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Tuesday, 15th December 2015

Paris Agreement on Climate Change

Source: United Nations Framework Convention on Climate Change

From Press Release:

The Paris Agreement for the first time brings all nations into a common cause based on their historic, current and future responsibilities.

The universal agreement’s main aim is to keep a global temperature rise this century well below 2 degrees Celsius and to drive efforts to limit the temperature increase even further to 1.5 degrees Celsius above pre-industrial levels.

The 1.5 degree Celsius limit is a significantly safer defense line against the worst impacts of a changing climate.

Additionally, the agreement aims to strengthen the ability to deal with the impacts of climate change.

To reach these ambitious and important goals, appropriate financial flows will be put in place, thus making stronger action by developing countries and the most vulnerable possible, in line with their own national objectives...

The Paris Agreement and the outcomes of the UN climate conference (COP21) cover all the crucial areas identified as essential for a landmark conclusion:

Mitigation – reducing emissions fast enough to achieve the temperature goal
A transparency system and global stock-take – accounting for climate action
Adaptation – strengthening ability of countries to deal with climate impacts
Loss and damage – strengthening ability to recover from climate impacts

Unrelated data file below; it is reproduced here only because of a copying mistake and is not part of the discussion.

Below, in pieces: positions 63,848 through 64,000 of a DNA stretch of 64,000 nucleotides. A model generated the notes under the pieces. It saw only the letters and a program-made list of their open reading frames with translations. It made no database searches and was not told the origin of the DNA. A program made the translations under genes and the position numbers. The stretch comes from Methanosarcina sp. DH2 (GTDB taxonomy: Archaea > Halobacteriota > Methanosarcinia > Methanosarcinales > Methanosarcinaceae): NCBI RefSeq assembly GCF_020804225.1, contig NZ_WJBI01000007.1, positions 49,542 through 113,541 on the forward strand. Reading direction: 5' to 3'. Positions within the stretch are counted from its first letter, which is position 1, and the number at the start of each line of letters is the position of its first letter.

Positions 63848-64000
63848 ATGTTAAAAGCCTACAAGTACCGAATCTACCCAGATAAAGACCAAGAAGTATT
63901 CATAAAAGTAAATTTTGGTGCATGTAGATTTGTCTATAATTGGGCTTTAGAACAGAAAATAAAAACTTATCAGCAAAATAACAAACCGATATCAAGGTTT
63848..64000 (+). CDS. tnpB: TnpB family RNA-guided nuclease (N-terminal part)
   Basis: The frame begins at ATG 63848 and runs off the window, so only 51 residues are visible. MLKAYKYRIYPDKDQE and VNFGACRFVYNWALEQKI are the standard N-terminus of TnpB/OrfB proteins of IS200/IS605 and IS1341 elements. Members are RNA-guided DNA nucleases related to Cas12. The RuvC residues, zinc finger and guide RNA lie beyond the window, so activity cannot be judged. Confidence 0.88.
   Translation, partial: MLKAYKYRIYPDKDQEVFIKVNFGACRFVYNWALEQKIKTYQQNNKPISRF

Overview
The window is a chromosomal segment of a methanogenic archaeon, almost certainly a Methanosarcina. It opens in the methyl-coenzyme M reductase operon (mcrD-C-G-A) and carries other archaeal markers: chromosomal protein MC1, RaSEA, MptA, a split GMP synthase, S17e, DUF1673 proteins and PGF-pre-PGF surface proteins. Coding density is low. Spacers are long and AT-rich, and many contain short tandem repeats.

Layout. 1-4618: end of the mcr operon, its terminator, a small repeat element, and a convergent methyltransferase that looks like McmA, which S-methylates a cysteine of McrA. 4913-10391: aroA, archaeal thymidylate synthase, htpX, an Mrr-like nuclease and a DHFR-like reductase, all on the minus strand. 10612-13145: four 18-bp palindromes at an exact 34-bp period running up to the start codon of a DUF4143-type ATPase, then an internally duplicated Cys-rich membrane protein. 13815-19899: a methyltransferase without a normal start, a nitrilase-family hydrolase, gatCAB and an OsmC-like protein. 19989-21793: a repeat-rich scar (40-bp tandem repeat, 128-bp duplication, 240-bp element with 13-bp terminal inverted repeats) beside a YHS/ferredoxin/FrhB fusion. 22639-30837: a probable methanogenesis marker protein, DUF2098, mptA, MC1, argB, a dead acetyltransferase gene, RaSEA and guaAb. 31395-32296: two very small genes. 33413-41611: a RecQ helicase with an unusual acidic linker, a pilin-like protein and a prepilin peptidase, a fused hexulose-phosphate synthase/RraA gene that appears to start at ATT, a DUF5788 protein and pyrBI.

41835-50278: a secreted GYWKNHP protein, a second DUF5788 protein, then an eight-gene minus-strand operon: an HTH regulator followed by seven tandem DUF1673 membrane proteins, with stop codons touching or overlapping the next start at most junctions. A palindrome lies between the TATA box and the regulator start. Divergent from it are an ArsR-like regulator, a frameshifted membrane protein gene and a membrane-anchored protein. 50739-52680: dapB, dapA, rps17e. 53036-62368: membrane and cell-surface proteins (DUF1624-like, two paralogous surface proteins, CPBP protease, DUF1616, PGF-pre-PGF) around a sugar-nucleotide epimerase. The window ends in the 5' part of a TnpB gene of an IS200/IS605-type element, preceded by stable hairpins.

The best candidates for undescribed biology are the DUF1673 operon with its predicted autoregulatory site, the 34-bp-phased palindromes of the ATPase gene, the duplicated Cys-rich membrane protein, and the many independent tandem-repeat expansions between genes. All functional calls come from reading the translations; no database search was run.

Support – including finance, for nations to build clean, resilient futures

As well as setting a long-term direction, countries will peak their emissions as soon as possible and continue to submit national climate action plans that detail their future objectives to address climate change.

+ Press Release

+ Direct link to Paris Agreement (PDF; 518 KB)


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Having begun his career in academic libraries, Adrian Janes has subsequently worked extensively in public libraries, chiefly in enquiry work as an Information Services librarian. In this role he has had particular responsibility for information from both the UK Government and the European Union. He wrote a detailed report on sources for the latter which was published by FreePint in 2007, and has contributed articles to FreePint and ResourceShelf. He is involved in training in information literacy and the use of online reference resources.

A Contributing Editor to DocuTicker, he also write reviews for Pennyblackmusic.

More articles by Adrian Janes »



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